Ealing hit by huge fire department delays due to controversial low traffic areas

Emergency firefighters are being delayed by traffic zones and speed bumps – and in Ealing delays have nearly doubled in a year.

The number of interventions delayed by traffic zones rose from 59 to 106 between 2020 and 2021, according to statistics published by the London Fire Brigade (LFB).

This comes after nine controversial Low Traffic (LTN) neighborhoods were introduced to the West London borough in the second half of 2020. These figures also relate to slowdown delays.

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The goal of the LTNs was to improve air quality and reduce congestion during the pandemic at a time when more commuters were expected to be driving in response to social distancing requirements.

However, a year later, in 2021, seven of the LTNs were scrapped in Ealing following widespread protests from residents and council analysis which showed that the LTNs had in fact increased congestion in many areas. other streets.



Protesters descend on Ealing Council Town Hall over the LTN scheme in 2021

Although traffic calming includes speed bumps, there is a marked increase in the number of delayed LFB calls following the introduction of low traffic districts.

Between 2019 and 2020, before the introduction of LTNs, there was an increase of only 11%, from 53 calls to 59 respectively, compared to an increase of 83% between 2020 and 2021.

An LFB spokesperson said: “The brigade supports proposals to promote active travel and we work closely with our local authority partners and are consulted when there are proposals for road closures.

“If we are concerned that changes will affect our response times, we will raise them and work with the local authority to find the best solution.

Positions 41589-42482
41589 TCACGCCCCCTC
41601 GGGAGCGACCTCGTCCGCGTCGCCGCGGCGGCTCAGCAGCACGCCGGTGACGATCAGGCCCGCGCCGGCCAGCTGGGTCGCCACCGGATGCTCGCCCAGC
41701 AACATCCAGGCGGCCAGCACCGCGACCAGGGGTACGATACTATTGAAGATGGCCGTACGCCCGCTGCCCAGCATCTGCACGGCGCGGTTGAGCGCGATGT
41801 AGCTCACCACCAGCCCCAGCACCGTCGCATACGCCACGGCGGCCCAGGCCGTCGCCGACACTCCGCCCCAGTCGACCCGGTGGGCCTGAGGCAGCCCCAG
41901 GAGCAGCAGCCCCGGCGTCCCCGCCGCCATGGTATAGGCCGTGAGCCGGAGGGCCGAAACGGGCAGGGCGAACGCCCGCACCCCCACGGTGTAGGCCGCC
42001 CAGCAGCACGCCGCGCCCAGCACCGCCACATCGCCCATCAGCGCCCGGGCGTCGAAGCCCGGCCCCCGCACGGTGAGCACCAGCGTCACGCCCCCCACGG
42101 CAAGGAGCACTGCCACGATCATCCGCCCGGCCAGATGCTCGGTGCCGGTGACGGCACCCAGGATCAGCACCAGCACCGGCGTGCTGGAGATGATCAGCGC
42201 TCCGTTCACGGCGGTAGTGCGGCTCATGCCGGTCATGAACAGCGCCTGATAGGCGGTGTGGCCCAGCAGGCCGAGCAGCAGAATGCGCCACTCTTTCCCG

“While the data provided includes some regarding the impact of low traffic neighborhood schemes, it also includes all types of other traffic calming measures like speed bumps, so it is not accurate. to suggest that all delays are due to LTN programs.



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The Conservative Leader of the Opposition to Ealing Council Councilor Gregory Stafford said: ‘These figures provide further evidence of the dangerous unintended but predictable results of LTNs in Ealing. The lives of the inhabitants could have been at stake.

“Conservative Councilors have always supported local residents in their campaign to remove these ill-thought-out and counterproductive traffic barriers.”

Leader of Ealing’s Liberal Democrat councilor Gary Malcolm said: ‘The Liberal Democrats said LTNs don’t work.

“They’re blocking some emergency vehicles and causing more pollution by forcing traffic to divert.

‘The Liberal Democrats were happy that many LTNs had been scrapped, but they showed Labor needed to talk to residents before any schemes were implemented.’

Ealing Council has been approached for comment.

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